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Re: Age Abstractions


You've got it. All of the previous people that co-authored with Fassett no longer agree with him. That was clearly stated to 2006 field trip participants when we visited Late Cretaceous rocks in San Juan Basin during the Federal Conference in Albuquerque. Also, I saw Fassett present on this very topic in Durango, Colorado during 2003 Rocky Mountain Section of GSA. Two of Fassett's previous co-authors disagreed with him then as well, claiming the bone had been reworked from older Cretaceous rocks.

Andrew R. C. Milner
City Paleontologist
St. George Dinosaur Discovery Site at Johnson Farm
2180 East Riverside Drive
St. George, Utah 84790

Tracksite Phone: (435) 574-DINO (3466) Ext. 2
Cell: (435) 705-0173
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Email: amilner@sgcity.org
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"There is no branch of detective science which is so important and so much neglected as the art of tracing footsteps" -- Sir Arthur Conan Doyle, 1891

----- Original Message ----- From: "Jeff Hecht" <jeff@jeffhecht.com>
To: <jharris@dixie.edu>; "DINOSAUR Mailing List" <dinosaur@usc.edu>
Sent: Wednesday, June 20, 2007 7:02 AM
Subject: Re: Age Abstractions

It's curious that the coauthors of previous papers that Roberto cited have vanished. Perhaps there's a message there?

At 5:12 PM -0700 6/19/07, Jerry D. Harris wrote:
OK, so it's just an abstract (so far, not counting all that's been published on the topic previously), but:

Fassett, J.E. 2007. The documentation of in-place dinosaur fossils in the Paleocene Ojo Alamo Sandstone and Animas Formation in the San Juan Basin of New Mexico and Colorado mandates a paradigm shift: dinosaurs can no longer be thought of as absolute index fossils for end-Cretaceous strata in the Western Interior of North America. New Mexico Geology 29(2):56.

ABSTRACT: Extensive geochronologic studies of the rocks adjacent to the Cretaceous-Tertiary (K-T) interface in the San Juan Basin have now provided compelling data attesting to the Paleocene age of the dinosaur-bearing Ojo Alamo Sandstone in New Mexico and the Animas Formation in Colorado. These data consist of radiometric age determinations for Cretaceous strata underlying the K-T interface and palynologic, paleomagnetic, and geochemical evidence attesting to the Paleocene age of the strata above the K-T interface. The identification of the paleomagnetic normal interval - C29n - in the dinosaur-bearing lower part of the Ojo Alamo Sandstone in the southern San Juan Basin at multiple localities allows for the precise dating of the last occurrence of Paleocene dinosaurs at the top of chron C29n at 64.432 Ma.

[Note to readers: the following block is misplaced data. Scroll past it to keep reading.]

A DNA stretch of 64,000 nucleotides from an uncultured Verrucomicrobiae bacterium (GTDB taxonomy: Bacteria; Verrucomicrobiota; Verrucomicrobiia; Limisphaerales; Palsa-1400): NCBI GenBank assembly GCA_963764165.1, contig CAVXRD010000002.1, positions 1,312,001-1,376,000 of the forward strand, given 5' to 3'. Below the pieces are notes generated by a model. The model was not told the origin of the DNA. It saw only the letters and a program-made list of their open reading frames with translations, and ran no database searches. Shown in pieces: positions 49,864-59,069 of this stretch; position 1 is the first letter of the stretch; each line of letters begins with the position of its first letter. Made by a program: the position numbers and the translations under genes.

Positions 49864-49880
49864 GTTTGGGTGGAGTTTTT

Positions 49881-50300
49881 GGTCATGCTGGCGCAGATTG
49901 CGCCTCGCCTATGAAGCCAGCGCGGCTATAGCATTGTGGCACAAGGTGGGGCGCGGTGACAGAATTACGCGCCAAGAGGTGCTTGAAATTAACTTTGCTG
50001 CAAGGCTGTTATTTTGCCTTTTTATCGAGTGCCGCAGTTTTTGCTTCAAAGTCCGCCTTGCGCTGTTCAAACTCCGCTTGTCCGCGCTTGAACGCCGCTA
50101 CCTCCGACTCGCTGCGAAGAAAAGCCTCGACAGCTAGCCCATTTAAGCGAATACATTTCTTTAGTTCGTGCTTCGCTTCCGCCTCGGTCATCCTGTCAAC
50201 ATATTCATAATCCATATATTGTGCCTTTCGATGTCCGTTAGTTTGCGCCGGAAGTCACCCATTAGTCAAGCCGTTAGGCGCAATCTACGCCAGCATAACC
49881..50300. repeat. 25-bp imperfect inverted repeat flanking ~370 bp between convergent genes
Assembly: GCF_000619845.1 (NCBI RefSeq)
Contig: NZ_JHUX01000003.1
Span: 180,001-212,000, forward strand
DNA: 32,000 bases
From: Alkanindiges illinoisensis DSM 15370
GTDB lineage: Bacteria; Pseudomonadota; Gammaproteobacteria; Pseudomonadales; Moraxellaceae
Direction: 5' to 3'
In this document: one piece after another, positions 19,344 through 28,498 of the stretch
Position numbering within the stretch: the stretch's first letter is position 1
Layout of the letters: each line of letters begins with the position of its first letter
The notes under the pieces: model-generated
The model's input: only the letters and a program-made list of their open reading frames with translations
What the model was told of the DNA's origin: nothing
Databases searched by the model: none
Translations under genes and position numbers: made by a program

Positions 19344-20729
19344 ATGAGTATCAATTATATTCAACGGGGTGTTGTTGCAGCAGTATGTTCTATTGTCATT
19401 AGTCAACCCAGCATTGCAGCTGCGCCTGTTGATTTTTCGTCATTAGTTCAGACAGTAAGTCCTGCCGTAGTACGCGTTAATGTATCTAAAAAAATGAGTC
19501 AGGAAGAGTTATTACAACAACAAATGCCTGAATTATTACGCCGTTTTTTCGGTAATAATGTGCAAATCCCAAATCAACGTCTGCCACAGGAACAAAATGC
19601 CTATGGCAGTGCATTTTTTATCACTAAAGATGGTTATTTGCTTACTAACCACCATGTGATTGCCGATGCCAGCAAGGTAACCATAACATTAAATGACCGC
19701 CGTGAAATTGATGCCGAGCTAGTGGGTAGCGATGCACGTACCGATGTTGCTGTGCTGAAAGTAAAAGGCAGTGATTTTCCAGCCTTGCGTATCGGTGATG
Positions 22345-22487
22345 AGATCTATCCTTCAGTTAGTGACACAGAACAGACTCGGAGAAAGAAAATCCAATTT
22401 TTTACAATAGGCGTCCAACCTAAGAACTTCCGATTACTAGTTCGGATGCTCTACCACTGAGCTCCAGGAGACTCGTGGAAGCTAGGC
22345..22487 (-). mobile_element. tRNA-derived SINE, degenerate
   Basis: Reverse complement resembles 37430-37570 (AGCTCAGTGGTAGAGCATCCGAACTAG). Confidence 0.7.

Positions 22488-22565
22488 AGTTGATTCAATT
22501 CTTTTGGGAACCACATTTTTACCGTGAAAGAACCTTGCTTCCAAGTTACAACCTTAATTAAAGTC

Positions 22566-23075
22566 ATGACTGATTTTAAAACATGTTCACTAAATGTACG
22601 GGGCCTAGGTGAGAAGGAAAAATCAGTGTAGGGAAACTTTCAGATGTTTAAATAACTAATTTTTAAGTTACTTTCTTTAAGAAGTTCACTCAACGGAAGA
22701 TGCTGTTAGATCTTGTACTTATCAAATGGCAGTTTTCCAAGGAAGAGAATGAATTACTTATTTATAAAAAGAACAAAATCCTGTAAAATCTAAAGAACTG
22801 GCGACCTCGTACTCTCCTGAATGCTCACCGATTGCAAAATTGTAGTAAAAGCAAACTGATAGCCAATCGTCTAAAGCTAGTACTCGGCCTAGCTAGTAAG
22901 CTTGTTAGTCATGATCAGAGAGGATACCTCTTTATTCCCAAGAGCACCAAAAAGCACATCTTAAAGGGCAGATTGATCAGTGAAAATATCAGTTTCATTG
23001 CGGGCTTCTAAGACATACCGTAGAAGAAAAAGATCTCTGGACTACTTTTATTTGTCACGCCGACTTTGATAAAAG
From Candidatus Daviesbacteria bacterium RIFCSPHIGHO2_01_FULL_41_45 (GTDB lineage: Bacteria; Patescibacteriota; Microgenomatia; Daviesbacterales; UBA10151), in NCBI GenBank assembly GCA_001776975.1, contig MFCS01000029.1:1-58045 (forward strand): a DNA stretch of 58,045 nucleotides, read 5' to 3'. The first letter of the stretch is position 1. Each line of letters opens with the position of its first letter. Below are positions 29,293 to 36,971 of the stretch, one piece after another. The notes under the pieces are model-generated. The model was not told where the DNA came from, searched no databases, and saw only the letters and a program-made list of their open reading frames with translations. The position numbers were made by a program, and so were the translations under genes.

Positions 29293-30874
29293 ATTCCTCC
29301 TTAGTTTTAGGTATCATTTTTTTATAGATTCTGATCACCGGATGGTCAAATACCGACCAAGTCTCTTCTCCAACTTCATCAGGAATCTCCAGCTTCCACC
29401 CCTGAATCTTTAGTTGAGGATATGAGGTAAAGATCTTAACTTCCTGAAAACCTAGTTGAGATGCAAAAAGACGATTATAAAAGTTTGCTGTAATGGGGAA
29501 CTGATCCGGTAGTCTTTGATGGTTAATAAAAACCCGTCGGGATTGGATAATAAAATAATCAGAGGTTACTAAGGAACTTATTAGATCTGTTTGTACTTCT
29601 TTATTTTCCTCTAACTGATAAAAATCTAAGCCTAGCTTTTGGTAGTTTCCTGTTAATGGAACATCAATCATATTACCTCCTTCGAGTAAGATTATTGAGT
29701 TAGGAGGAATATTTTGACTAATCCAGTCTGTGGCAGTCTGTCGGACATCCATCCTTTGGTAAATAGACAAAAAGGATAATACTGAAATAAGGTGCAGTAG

The conventional wisdom (entrenched dogma) among most geologists, and especially among vertebrate paleontologists has been, for more than 100 years, that all dinosaurs became extinct at the end of the Cretaceous. Thus, dinosaur bone found in place in a formation provided indisputable evidence that the formation was Cretaceous in age. Now, with the discovery of Paleocene dinosaurs, the paradigm of Cretaceous-only dinosaurs must shift. Let us hope that this paradigm-shift will be a smooth and placid lateral-slip along planar fault blocks rather than a grumbling, rumbling, herky-jerky sliding of jagged-edged, opposing sides past each other. Science must always be conservative and accept such paradigm shifts only on the basis of the most solid evidence, however, when the data do finally speak, the shift must be accepted by all of us who follow the data in the noble pursuit of finding out how the world was made.

I'd've thought he'd put out a press release...?!?

-- Jeff Hecht, science & technology writer jeff@jeffhecht.com http://www.jeffhecht.com 525 Auburn St., Auburndale, MA 02466 USA v. 617-965-3834; fax 617-332-4760